O.F.A.H. applauds scrapping of offshore wind projects

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Peterborough, On  -----  February 14, 2011  ---  Government listens to O.F.A.H. concerns and other stakeholders. The Ontario Federation of Anglers and Hunters (O.F.A.H.) is pleased that the Government of Ontario has announced it will not proceed with planned offshore wind projects until more research is done. The O.F.A.H. has long called for more research to be conducted prior to moving ahead with any offshore wind turbine development.

"The announcement by the Government of Ontario that they will not move ahead with offshore wind projects is good news for the environment, and exactly what we have been calling for," said Terry Quinney, O.F.A.H. Provincial Manager, Fish and Wildlife Services. "We do not see offshore wind power as the right way to go at this time. We have been urging the government to take the time and do the research needed to demonstrate that offshore wind turbines are the best alternative to coal. Clearly, they have listened."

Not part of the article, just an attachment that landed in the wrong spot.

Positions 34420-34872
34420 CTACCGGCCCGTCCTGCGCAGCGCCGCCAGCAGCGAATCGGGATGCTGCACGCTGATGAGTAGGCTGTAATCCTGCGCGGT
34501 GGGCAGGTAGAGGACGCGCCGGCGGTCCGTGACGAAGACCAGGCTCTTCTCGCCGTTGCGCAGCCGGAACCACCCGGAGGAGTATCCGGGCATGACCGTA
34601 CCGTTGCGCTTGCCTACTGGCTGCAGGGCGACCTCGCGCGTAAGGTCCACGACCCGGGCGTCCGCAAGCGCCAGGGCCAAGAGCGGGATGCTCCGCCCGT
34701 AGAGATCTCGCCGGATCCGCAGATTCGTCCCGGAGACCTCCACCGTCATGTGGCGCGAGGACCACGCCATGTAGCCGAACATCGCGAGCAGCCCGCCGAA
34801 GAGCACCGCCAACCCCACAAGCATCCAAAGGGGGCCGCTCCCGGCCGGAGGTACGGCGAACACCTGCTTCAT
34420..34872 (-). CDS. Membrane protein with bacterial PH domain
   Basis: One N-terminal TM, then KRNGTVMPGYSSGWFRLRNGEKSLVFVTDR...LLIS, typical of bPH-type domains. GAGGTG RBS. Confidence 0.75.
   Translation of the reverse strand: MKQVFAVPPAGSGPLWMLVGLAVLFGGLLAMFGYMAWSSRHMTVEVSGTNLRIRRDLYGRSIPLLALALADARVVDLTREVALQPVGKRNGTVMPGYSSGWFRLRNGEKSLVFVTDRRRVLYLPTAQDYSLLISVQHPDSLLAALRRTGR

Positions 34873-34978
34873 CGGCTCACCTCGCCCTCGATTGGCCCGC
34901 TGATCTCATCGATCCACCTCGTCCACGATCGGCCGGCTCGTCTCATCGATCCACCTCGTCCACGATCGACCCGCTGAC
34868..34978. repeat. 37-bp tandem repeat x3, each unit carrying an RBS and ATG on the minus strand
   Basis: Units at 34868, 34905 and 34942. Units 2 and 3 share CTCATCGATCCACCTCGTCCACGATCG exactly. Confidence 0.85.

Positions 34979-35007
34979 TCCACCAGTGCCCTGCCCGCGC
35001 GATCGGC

A major O.F.A.H. concern is the potential impact on fish and wildlife, including migratory waterfowl such as ducks and geese, and fish, such as salmon, pickerel and perch, as well as the impact on related outdoor activities in parts of the Great Lakes. The O.F.A.H. believes more research is needed to assess the individual and cumulative impacts of offshore turbines to a wide range of species, including some that have been identified as species-at-risk. Questions remain about the placement of offshore wind turbines close to important waterbird staging, migratory and wintering habitats. The O.F.A.H. and other groups are concerned about potential waterbird mortality from collision with the blades, disrupted migratory movements and displacement from traditional foraging areas.

"The government has done the right thing by placing a moratorium on offshore wind projects, until it can be demonstrated that ecologically, economically and socially, it is good for Ontario," Quinney added. "For about ten years, we've been asking questions about the impacts on our healthy fish and wildlife populations. Now perhaps we'll get some answers."

With over 100,000 members, subscribers and supporters, and 670 member clubs, the O.F.A.H. is the province's largest nonprofit, fish and wildlife conservation-based organization, and the VOICE of anglers and hunters. For more information, visit www.ofah.org.

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